There are now a total of eight big cats with confirmed coronavirus cases at the Bronx Zoo.
On April 5, the zoo reported that a 4-year-old female Malayan tiger had tested positive for COVID-19 and three other tigers and three African lions were showing similar symptoms.
Samples for testing from the tiger, Nadia, were collected from her nose, throat and respiratory tract while she was under anesthesia. Subsequently, the zoo can confirm that the three other tigers and lions that exhibited a cough have also tested positive for COVID-19.
This testing was done by using a fecal sample test developed by its laboratory partners that does not require the animals be placed under anesthesia. The fecal tests confirmed the suspicion that all seven cats had the infection and also determined that one tiger at Tiger Mountain that never developed a cough was also positive for the disease.
“We are grateful for the cooperation and support of the New York State Diagnostic Laboratory at Cornell University and the University of Illinois, College of Veterinary Medicine Veterinary Diagnostic Laboratory, where the initial COVID-19 testing of samples was performed and the USDA National Veterinary Services Laboratory where confirmatory testing was conducted,” the zoo said in a statement.
According to the zoo, all eight cats continue to do well. They are behaving normally, eating well and their coughing is greatly reduced.
“They tested the tigers and lions out of an abundance of caution and will ensure any knowledge we gain about COVID-19 will contribute to the world’s continuing understanding of this novel coronavirus,” the zoo said in a release. “The testing of these cats was done in veterinary laboratories and resources used did not take from those being used for human testing.”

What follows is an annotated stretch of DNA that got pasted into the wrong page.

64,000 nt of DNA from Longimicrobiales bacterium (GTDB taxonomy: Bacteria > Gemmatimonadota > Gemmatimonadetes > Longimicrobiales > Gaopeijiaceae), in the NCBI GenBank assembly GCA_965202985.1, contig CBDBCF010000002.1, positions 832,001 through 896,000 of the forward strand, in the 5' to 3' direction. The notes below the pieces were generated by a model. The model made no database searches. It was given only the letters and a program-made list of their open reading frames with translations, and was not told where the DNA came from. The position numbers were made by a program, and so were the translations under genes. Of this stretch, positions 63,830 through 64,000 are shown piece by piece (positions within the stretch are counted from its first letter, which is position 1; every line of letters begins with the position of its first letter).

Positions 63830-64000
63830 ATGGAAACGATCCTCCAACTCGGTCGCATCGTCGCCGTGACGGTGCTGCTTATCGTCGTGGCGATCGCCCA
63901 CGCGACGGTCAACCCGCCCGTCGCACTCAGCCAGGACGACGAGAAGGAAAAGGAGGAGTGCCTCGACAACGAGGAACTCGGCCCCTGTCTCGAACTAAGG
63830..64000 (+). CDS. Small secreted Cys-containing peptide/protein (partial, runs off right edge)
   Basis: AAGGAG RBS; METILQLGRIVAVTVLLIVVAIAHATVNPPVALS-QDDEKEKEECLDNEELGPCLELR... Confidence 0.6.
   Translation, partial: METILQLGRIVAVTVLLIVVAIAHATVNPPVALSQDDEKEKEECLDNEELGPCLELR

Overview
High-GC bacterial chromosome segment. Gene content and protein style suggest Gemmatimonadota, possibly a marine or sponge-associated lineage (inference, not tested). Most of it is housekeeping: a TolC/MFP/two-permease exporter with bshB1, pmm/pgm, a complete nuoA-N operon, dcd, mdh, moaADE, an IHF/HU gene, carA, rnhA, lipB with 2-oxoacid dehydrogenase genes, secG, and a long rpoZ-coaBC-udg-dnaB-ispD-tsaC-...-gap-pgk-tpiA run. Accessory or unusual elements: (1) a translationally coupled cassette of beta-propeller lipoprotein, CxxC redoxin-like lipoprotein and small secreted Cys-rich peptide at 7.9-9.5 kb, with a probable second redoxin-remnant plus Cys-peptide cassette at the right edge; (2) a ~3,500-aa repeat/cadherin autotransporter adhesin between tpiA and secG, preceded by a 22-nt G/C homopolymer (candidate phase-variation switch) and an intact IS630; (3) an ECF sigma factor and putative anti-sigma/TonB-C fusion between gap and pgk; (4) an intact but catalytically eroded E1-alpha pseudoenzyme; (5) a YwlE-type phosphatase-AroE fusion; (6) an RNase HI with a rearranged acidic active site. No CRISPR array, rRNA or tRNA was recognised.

None of the zoo’s snow leopards, cheetahs, clouded leopard, Amur leopard, puma or serval are showing any signs of illness. The zoo confirmed that the cats were infected by a staff person who was asymptomatically infected with the virus or before that person developed symptoms. Preventive measures are now in place for all staff that are caring for them, and the other cats in the four Wildlife Conservation Society zoos.
It is believed that the virus was first transferred to people at a food market that trades in wildlife in Wuhan, China, though multiple reports said that there is no solid evidence to support this theory. There is no evidence that animals play a role in the transmission of COVID-19 to people other than the initial event in the Wuhan market, and no evidence that any person has been infected with COVID-19 in the U.S. by animals, including by pet dogs or cats.
The zoo will issue additional information as warranted. The four zoos and aquarium have been temporarily closed since March 16.